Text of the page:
The common Deflate algorithm seen in the Unix and Linux gzip utility and the most common compression algorithm used in ZIP files. It is the most compatible algorithm. It achieves good compression and is reasonably fast. It has no patent or license restrictions.
LZF ('lzf')
A very fast algorithm but with inferior compression to GZIP/Deflate. It is less commonly used than GZIP/Deflate, but similarly has no patent or license restrictions.
SZIP ('szip')
This compression algorithm isn’t always available and has patent and license restrictions. See SZIP License.

If GZIP/Deflate compression is being used, the compression level can be adjusted by setting Options.gzip_compression_level or passing gzip_compression_level=X to write() and savemat() where X is an integer between 0 and 9 inclusive. 0 is the lowest compression, but is the fastest. 9 gives the best compression, but is the slowest. The default is 7.

For all compression algorithms, there is an additional filter which can help achieve better compression at relatively low cost in CPU time. It is the shuffle filter. It is controlled by setting Options.shuffle_filter or passing shuffle_filter=X to write() and savemat() where X is True or False. The default is True.

Using Checksums

Fletcher32 checksums can be calculated and stored for most types of stored data in an HDF5 file. These are then checked when the data is read to catch file corruption, which will cause an error when reading the data informing the user that there is data corruption. The filter can be enabled or disabled separately for data that is compressed and data that is not compressed (e.g. compression is disabled, the python object can’t be compressed, or the python object’s data size is smaller than the compression threshold).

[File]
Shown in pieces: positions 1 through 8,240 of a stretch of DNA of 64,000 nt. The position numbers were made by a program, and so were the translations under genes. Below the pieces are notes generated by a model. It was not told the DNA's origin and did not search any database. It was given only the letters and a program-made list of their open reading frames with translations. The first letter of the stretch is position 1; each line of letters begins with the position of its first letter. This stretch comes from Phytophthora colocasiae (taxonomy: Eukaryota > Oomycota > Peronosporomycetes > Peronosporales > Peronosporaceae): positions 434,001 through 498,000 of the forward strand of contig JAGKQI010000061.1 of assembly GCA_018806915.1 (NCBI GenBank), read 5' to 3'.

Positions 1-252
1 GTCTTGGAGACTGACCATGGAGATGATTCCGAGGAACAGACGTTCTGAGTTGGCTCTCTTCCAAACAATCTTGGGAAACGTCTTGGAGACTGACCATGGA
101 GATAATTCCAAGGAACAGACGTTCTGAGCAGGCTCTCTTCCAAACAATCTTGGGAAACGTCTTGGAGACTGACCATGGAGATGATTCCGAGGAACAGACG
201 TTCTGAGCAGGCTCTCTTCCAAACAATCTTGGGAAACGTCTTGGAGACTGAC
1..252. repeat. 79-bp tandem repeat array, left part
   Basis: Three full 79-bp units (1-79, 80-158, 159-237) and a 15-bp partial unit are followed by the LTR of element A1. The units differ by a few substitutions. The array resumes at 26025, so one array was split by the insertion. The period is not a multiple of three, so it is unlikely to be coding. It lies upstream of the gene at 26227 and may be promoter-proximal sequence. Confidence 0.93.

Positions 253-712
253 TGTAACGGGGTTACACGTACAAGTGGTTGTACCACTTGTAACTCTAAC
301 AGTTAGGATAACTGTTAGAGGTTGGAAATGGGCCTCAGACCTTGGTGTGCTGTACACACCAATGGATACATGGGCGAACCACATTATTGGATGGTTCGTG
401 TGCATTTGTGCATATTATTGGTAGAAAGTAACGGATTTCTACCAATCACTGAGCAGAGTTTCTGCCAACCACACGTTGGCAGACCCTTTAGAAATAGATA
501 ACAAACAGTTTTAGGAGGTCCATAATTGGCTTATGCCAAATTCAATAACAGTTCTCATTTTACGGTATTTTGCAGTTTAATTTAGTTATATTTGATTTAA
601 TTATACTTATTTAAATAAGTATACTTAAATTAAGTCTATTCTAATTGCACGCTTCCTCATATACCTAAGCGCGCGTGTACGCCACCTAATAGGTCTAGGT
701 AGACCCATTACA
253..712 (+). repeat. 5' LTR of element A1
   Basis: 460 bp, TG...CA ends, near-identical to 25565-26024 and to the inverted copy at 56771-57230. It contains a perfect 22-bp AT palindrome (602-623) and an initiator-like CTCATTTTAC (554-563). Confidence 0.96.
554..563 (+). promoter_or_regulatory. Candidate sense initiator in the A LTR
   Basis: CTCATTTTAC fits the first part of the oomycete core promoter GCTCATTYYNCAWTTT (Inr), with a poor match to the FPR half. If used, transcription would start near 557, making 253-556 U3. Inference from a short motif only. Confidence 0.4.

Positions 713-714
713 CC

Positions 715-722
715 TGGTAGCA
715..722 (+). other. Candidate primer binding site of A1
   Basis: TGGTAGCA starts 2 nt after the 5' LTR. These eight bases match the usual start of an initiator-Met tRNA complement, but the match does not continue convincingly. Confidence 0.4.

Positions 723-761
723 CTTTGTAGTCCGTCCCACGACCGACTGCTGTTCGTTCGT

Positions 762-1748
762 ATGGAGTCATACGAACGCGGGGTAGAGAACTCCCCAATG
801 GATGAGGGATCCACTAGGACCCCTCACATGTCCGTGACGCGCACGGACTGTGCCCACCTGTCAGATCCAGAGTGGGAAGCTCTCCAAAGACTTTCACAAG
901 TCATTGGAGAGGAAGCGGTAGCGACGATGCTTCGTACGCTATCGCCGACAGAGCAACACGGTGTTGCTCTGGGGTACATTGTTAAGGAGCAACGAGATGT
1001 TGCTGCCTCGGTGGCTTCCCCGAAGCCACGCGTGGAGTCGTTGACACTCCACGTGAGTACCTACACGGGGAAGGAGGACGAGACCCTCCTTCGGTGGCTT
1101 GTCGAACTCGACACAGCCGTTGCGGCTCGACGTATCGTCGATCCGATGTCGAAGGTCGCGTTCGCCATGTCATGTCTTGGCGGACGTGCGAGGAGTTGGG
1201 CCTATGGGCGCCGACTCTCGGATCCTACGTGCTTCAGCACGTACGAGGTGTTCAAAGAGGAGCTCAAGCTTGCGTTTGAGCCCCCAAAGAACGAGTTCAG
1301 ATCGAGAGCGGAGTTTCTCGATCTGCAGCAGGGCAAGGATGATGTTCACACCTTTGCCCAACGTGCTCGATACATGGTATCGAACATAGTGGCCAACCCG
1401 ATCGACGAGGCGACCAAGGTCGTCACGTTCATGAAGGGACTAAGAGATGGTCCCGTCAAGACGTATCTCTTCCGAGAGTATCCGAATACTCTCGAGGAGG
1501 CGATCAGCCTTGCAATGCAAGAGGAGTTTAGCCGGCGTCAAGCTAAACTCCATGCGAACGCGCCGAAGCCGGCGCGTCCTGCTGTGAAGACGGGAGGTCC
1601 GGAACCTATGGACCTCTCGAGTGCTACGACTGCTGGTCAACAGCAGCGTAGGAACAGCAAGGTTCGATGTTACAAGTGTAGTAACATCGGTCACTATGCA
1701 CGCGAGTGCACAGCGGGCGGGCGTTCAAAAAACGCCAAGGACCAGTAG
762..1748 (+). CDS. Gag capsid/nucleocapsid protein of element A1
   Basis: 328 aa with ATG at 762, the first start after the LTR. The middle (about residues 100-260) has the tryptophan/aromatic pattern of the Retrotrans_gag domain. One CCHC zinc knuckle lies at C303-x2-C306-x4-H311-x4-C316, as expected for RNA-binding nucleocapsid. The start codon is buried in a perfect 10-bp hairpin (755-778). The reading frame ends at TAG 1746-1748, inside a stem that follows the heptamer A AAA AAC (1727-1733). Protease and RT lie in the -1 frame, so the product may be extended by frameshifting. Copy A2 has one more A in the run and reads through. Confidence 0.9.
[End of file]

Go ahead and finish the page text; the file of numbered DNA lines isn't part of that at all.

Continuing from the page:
For compressed data, it is controlled by setting Options.compressed_fletcher32_filter or passing compressed_fletcher32_filter=X to write() and savemat() where X is True or False. The default is True.

For uncompressed data, it is controlled by setting Options.uncompressed_fletcher32_filter or passing uncompressed_fletcher32_filter=X to write() and savemat() where X is True or False. The default is False.


Fletcher32 checksums are not computed for anything that is stored as a numpy scalar.


When no filters are used (compression and Fletcher32), this package stores data in HDF5 files in a contiguous manner. The use of any filter requires that the data use chunked storage. Chunk sizes are determined automatically using the autochunk feature of h5py. The HDF5 libraries make reading contiguous and chunked data transparent, though access speeds can differ and the chunk size affects the compression ratio.

Further Reading

See also

HDF5 Datasets Filter pipeline
Description of the Dataset filter pipeline in the h5py
Using Compression in HDF5
FAQ on compression from the HDF Group.
HDF5 Tutorial: Learning The Basics: Dataset Storage Layout
Information on Dataset storage format from the HDF Group
SZIP License
The license for using the SZIP compression algorithm.
Information on using SZIP compression from the HDF Group.
3rd Party Compression Algorithms for HDF5
List of common additional compression algorithms.